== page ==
Egyptian Paper Reports ‘Apology’ To New York Times In English That Is Unapologetic In Arabic


ISTANBUL — A war of words seems to be brewing between Egypt’s top state newspaper Al Ahram and The New York Times.

On Oct. 9, Al Ahram published a story that mistranslated portions of an earlier Times article by Cairo bureau chief David Kirkpatrick about Egyptian President Abdel Fattah el-Sissi’s speech at the U.N. in late September. While the Times’ article characterized Sissi’s reception as “amused silence,” Al Ahram distorted much of the Times’ coverage to paint a much rosier picture of the leader.

According to the Egyptian newspaper, the Times said Sissi’s presence at the U.N. had convinced people that former President Mohammed Morsi’s military ouster last year was not a coup at all, but rather a revolution. While the Times noted the “strength of the cult of personality” around Sissi, Al Ahram said the Times detailed instead Sissi’s strength of personality.

The Times was quick to publish a scathing response.

“There is no such thing as bad press for President Abdel Fattah el-Sisi,” the Times wrote on Oct. 15, slamming Al Ahram’s article. “At least not if it is translated by Al Ahram, Egypt’s flagship state newspaper.”

The Times’ response presented segments of its initial story and the mistranslated version side-by-side.

On Friday, Al Ahram’s English-language website reported that it had apologized for the mistranslation. But its report states that Al Ahram only takes the blame for not checking the original Times article, attributing the mistranslation instead to the Middle East News Agency, whose services the paper says it will no longer use. Al Ahram said the mistake is upsetting because it has been working to restore its credibility.

The report on the “apology” concludes:

Sadly, apologies for mistakes have been lacking in Egyptian journalism for a great many years. In issuing this apology Al-Ahram not only corrects a mistake, but also hopes to set an example in restoring the traditions of editorial responsibility to Egyptian journalism in general.

But the original Arabic statement, paraphrased in its English report, does not actually offer an apology, and takes a much different tone, accusing Kirkpatrick of being a terrorist sympathizer.

According to a HuffPost translation, the statement reads, “It is known that that The New York Times reporter refuses the political course in Egypt since June 30,” in reference to the June 30 coup that deposed Egypt’s first freely elected president. “And [Kirkpatrick] fervently defends the terrorist organization and always promotes the idea that there is oppression of freedoms in the country, and questions the public will that removed the [Muslim] Brotherhood from power.”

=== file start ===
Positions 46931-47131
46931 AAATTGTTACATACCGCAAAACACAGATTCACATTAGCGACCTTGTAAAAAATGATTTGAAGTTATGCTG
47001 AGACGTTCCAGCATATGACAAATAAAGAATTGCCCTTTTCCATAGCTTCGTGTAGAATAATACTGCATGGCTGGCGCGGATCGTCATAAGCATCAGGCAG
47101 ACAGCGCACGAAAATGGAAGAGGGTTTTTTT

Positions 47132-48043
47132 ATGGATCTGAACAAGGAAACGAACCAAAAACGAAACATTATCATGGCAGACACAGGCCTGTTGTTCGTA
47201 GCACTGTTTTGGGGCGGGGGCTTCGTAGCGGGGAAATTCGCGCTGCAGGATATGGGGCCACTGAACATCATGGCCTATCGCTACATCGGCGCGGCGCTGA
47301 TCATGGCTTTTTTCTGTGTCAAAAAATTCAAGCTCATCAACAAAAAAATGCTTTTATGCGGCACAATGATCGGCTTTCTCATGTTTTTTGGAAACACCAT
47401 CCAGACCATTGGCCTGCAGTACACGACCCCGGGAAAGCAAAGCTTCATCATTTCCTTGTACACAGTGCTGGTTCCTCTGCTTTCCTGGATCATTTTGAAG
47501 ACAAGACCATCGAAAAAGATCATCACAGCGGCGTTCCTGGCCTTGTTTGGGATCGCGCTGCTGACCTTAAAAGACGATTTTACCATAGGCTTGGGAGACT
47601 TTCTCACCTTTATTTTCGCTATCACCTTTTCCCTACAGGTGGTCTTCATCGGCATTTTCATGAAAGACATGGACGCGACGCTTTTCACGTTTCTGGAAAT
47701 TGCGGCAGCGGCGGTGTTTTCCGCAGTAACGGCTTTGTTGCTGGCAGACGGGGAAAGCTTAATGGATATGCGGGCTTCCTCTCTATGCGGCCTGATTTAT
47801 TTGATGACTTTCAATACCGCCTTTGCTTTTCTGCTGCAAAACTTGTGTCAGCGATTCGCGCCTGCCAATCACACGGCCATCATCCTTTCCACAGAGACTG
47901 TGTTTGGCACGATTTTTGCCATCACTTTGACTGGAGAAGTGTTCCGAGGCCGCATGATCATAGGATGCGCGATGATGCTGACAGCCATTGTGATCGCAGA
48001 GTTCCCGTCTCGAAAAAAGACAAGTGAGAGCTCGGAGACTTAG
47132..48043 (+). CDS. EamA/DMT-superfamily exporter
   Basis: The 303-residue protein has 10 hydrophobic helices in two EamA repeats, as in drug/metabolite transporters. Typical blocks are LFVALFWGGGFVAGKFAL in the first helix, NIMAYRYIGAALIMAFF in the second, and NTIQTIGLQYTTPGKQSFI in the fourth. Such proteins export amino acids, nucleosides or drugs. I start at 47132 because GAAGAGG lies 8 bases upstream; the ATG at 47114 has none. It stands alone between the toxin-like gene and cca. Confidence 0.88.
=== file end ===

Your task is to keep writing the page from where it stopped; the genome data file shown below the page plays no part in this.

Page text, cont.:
The New York Times told HuffPost that it had no comment beyond its response in print to the initial mistranslation.

The Egyptian press, especially state-run and -influenced outlets, has long been criticized as a propaganda tool. And since Sissi’s rise to power, foreign and local journalists have been intimidated and detained for publishing journalism deemed unflattering to the Egyptian government.

Among them, an Al Jazeera crew that includes an Egyptian, an Australian and a dual Canadian-Egyptian citizen has been in prison since December on seven- to 10-year jail terms resulting from charges of spreading false news and aiding a terrorist organization.

Meanwhile, Al Ahram and similar media outlets have published unsubstantiated allegations claiming that foreign journalists have been hired to destabilize the state. And such outlets have also failed to cover important events that could put the government in an unfavorable light, such as the deaths of protesters at the hands of security forces.

One prominent example of dubious journalistic practice is the infamous doctored photo published by Al Ahram in 2010, which showed then-President Hosni Mubarak proudly leading a group of world leaders, including U.S. President Barack Obama, down a red carpet. In the original photo, Mubarak was in the back.

The newspaper defended its manipulation, saying the doctored photo gave the “true expression of the prominent stance of President Mubarak.”

More recently, in August 2013, Al Ahram ran a front-page story written by the paper’s editor-in-chief accusing the head of the Muslim Brotherhood (which is now banned in Egypt) with collaborating with then-U.S. Ambassador to Egypt Anne Patterson to bring down the government. The article also said that part of her plan involved releasing Gazan militants into Egypt.

“Your article’s claim that I personally am involved in a conspiracy to divide and destabilize Egypt is absolutely absurd and dangerous,” Patterson responded in a letter published on the U.S. Embassy in Cairo’s website. “This article isn’t bad journalism; it isn’t journalism at all. It is fiction, serving only to deliberately misinform the Egyptian public.”

Michael Calderone contributed reporting from New York.